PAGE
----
The Health of our Bodies

Most believers have heard “Your body is a Temple for the Holy Spirit”. (1 Corinthians 6:19-20) I believe this whole-heartedly.  The health of The Spirit living inside of you reacts with your body and can make you physically feel bad or good.  Just like your body, your Spirit requires the correct nourishment and excersise to remain healthy.

I can tell you from my own experience that while neglecting the Word, I become impatient, judgmental, irritable, anxious and even combative and depressed.  Neglecting the Word interrupts the flow of endorphins that we experience when we are uplifted by reading it.  This, in turn, also strengthens and feeds the Holy Spirit making us feel better, making us more prosperous. (Josh 1:7)

As followers of Jesus, there is no excuse (other than neglecting the Word) for us to experience depression. (Rom 8:28) (James 1:2-4)  I am not saying that we should not feel sad.  We all feel sadness, but keeping in the Word feeds and strengthens our Faith which, in turn, feeds the Spirit and stops sadness from spiraling into depression.  We need to read, stop and concentrate on the Lord waiting for His wisdom instead of wallowing in desperation in our circumstances. (1 Kings 18:36) (Psalm 46:10)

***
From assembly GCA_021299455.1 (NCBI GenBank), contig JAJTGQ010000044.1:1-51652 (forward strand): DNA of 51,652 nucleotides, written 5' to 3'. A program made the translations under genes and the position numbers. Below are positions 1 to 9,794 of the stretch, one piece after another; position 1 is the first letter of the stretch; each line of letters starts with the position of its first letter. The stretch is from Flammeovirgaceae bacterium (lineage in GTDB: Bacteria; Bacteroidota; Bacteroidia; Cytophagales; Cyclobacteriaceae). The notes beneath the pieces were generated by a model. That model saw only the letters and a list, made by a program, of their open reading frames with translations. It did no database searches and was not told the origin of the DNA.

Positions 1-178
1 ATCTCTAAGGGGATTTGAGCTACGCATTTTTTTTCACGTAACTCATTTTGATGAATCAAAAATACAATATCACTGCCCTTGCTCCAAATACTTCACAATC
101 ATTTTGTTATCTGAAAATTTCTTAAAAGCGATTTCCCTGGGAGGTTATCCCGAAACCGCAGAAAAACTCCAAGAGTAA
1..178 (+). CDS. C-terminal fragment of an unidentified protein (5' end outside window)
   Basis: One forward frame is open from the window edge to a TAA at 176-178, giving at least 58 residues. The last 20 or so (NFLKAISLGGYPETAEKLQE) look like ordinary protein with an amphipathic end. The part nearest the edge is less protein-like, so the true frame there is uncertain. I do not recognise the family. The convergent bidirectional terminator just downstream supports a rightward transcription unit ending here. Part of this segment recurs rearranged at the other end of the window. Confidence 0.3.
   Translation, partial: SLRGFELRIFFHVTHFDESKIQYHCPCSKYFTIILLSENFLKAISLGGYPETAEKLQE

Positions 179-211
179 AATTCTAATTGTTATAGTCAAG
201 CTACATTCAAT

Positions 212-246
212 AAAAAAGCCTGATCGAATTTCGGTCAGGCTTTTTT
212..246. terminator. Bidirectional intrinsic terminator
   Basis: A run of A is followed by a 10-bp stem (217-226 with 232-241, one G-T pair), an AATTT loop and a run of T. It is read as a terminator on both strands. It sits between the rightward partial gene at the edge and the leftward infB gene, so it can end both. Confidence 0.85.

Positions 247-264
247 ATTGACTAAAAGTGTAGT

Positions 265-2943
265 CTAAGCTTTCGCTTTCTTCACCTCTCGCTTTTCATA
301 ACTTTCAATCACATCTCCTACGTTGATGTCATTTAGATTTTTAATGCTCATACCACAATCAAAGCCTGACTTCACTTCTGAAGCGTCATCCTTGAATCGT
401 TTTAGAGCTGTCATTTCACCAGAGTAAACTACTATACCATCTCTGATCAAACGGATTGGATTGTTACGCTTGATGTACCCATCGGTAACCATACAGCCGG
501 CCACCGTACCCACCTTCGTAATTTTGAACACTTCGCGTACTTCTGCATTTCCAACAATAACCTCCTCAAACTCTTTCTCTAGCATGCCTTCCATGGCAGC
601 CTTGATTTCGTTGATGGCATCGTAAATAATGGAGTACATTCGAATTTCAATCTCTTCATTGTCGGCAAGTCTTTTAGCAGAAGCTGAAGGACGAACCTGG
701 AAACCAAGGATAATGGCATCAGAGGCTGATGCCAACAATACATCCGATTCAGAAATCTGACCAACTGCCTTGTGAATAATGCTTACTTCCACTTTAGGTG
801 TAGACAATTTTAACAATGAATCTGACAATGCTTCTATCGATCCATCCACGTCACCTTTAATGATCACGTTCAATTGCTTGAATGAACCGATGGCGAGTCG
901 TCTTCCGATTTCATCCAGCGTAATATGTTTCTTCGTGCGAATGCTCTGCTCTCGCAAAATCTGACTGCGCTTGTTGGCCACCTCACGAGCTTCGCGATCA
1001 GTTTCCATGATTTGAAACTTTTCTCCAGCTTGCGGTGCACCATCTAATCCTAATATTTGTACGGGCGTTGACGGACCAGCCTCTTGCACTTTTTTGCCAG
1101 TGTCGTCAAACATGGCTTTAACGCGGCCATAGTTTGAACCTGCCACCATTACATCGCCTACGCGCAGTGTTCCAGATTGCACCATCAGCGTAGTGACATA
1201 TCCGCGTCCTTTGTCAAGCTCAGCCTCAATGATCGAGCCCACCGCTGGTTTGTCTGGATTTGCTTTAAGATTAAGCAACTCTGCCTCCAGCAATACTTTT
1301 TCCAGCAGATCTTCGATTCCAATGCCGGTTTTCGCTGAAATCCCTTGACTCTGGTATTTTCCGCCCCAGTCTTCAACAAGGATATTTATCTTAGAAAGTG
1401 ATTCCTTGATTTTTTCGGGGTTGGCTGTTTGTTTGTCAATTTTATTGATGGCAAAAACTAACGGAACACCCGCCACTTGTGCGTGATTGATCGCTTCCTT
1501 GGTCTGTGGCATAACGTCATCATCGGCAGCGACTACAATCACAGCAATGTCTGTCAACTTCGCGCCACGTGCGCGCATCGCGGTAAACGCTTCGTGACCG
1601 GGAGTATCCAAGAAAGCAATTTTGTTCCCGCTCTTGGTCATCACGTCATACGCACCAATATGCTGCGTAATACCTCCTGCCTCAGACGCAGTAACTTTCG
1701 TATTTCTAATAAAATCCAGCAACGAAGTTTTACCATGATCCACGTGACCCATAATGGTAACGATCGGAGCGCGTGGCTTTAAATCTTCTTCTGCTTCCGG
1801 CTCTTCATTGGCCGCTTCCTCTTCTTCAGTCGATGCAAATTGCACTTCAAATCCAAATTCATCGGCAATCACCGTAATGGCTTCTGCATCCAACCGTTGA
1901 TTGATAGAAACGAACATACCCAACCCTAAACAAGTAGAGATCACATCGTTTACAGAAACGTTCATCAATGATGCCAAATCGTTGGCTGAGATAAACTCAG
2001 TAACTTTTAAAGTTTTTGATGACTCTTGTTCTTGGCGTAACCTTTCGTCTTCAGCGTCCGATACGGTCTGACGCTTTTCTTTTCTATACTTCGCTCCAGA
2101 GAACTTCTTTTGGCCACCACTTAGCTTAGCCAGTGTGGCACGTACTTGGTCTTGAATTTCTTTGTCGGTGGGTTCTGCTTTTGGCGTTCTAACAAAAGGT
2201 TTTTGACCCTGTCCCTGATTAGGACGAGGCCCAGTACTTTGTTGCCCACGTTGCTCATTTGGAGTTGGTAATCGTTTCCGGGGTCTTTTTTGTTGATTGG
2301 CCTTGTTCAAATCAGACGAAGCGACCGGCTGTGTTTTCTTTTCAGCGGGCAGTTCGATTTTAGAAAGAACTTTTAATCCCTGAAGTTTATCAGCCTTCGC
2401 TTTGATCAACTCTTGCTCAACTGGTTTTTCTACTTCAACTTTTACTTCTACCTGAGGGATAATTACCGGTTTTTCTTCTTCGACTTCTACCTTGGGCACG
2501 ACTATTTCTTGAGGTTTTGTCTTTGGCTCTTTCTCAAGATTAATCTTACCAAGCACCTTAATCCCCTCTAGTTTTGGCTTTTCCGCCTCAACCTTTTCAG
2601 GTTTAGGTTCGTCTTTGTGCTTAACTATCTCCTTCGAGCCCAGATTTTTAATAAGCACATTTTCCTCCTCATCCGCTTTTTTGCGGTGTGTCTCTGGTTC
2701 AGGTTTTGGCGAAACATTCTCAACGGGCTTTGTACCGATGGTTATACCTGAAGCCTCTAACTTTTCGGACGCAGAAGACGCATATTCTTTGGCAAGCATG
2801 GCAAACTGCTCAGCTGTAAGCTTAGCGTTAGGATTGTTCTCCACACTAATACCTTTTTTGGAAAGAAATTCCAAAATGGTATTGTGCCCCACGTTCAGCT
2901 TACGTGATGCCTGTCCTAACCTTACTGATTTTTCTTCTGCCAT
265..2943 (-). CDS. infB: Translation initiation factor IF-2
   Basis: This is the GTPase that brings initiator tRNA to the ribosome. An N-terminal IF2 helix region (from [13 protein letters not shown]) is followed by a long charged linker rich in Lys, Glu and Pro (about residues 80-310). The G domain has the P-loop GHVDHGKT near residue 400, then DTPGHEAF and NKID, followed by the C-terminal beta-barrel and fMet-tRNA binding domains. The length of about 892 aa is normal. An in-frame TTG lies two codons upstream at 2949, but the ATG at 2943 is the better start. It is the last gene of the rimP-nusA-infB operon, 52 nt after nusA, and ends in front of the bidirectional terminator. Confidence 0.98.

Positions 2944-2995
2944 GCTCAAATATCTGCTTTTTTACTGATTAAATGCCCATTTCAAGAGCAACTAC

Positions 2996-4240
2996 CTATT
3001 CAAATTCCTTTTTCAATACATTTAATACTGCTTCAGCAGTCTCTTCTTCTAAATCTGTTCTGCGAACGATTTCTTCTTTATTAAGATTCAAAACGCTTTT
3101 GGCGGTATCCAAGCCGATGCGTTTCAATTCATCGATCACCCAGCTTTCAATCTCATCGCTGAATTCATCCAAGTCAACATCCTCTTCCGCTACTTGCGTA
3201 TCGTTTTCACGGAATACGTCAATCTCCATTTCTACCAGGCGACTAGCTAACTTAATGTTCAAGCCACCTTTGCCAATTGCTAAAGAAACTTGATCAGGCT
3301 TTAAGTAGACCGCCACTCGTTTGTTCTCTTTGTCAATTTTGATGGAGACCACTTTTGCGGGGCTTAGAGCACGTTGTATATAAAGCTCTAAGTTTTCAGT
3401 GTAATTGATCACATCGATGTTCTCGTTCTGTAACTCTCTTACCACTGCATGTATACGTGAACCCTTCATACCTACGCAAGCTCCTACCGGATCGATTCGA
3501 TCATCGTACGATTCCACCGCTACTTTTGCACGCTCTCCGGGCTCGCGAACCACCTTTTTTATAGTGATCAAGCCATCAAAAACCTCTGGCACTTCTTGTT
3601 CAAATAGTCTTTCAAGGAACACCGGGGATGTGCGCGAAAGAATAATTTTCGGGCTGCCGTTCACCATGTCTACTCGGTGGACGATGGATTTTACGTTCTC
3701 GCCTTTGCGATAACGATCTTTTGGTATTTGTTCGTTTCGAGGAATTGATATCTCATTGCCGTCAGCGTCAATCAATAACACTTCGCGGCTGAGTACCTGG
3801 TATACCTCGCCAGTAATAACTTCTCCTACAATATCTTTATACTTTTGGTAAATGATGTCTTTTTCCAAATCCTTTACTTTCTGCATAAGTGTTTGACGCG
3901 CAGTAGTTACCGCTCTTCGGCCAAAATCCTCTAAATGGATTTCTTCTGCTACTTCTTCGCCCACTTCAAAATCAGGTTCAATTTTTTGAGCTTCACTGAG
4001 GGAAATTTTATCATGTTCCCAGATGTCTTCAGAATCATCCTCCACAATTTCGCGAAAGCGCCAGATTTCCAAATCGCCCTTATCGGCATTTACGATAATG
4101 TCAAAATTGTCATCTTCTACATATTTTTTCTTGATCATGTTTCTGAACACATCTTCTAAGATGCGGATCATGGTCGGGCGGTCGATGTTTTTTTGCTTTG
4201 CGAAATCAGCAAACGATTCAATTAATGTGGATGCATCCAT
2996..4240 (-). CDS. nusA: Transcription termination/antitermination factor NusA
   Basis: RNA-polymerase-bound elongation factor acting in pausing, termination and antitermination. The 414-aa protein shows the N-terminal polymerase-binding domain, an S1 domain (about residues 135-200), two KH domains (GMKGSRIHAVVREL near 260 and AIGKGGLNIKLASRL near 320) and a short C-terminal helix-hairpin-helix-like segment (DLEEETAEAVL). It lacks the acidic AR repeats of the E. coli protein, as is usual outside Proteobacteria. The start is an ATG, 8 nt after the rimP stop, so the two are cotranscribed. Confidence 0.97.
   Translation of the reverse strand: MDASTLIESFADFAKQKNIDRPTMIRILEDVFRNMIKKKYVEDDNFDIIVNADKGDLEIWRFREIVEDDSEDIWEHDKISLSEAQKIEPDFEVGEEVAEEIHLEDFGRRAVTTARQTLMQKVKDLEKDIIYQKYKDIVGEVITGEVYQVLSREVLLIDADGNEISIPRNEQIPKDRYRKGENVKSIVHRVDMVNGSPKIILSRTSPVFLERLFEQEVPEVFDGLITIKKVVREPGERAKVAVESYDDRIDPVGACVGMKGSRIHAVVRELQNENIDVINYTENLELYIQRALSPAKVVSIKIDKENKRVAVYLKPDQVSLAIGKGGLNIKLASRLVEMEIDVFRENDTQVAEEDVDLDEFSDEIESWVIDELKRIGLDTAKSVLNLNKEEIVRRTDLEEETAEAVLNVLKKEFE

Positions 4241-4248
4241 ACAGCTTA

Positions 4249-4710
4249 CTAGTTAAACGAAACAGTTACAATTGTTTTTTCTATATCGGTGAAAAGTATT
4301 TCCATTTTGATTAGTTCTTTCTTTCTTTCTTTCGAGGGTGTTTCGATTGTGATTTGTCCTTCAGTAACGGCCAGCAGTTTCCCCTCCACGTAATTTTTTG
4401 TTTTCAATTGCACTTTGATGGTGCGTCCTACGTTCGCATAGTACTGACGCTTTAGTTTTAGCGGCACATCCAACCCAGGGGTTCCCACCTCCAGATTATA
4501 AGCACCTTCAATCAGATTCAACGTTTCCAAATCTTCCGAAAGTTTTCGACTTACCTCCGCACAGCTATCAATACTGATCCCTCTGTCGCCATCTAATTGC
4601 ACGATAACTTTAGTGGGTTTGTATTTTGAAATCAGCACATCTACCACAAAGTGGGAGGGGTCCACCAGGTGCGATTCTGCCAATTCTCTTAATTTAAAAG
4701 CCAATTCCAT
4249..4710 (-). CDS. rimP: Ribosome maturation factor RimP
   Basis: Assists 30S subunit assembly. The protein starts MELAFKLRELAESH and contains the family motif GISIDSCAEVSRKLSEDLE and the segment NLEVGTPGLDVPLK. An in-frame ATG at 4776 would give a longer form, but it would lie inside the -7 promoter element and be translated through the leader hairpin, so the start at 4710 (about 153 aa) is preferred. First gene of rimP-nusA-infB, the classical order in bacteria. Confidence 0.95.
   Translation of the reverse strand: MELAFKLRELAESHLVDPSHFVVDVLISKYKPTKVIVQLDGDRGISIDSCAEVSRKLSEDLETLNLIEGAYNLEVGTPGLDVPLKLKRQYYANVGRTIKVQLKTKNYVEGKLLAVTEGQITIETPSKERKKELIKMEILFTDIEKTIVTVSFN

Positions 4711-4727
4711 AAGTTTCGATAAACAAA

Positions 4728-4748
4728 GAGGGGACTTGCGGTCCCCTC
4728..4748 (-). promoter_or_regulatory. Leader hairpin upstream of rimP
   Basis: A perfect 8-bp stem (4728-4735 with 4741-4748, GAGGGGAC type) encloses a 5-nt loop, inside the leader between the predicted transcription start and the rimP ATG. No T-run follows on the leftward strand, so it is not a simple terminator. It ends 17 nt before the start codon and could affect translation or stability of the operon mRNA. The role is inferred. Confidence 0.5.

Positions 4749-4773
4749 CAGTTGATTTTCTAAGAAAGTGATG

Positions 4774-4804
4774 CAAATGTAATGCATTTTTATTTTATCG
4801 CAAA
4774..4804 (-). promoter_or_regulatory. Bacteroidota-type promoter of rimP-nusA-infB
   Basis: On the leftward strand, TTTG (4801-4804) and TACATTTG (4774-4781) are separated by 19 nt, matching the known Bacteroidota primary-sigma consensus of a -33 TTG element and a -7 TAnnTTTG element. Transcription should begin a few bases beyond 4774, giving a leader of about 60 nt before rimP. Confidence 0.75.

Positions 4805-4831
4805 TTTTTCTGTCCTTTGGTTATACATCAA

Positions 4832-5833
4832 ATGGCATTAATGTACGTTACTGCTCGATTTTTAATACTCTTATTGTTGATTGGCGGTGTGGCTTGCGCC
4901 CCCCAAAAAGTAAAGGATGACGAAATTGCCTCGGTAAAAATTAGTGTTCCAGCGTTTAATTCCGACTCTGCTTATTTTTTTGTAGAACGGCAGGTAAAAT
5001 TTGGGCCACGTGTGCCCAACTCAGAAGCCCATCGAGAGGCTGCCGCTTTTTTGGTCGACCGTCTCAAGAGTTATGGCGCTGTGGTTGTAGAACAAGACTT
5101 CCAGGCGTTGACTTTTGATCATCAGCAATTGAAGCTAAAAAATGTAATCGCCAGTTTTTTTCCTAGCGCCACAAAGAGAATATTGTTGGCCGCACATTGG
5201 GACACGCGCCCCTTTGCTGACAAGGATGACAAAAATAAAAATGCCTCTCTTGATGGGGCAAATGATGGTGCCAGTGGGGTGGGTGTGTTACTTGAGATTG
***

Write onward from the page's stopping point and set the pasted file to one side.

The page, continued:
Keep yourselves in God’s Word, remain in the path of His Will for your life and your body will be healthier for doing so.1

1. There is increasing research evidence that religious involvement is associated both cross-sectionally and prospectively with better physical health, better mental health, and longer survival. These relationships remain substantial in size and statistically significant with other risk and protective factors for morbidity and mortality statistically controlled. In this article, we review the social and psychological factors that have been hypothesized to explain the health-promoting effects of religious involvement. The four potential psychosocial mechanisms that have received empirical attention are health practices, social support, psychosocial resources such as self-esteem and self-efficacy, and belief structures such as sense of coherence. Evidence concerning these potential mediators is mixed and inconsistent, suggesting there is more to be learned about the pathways by which religion affects health. Other possible explanations for the salubrious effects of religious involvement on health and longevity are discussed.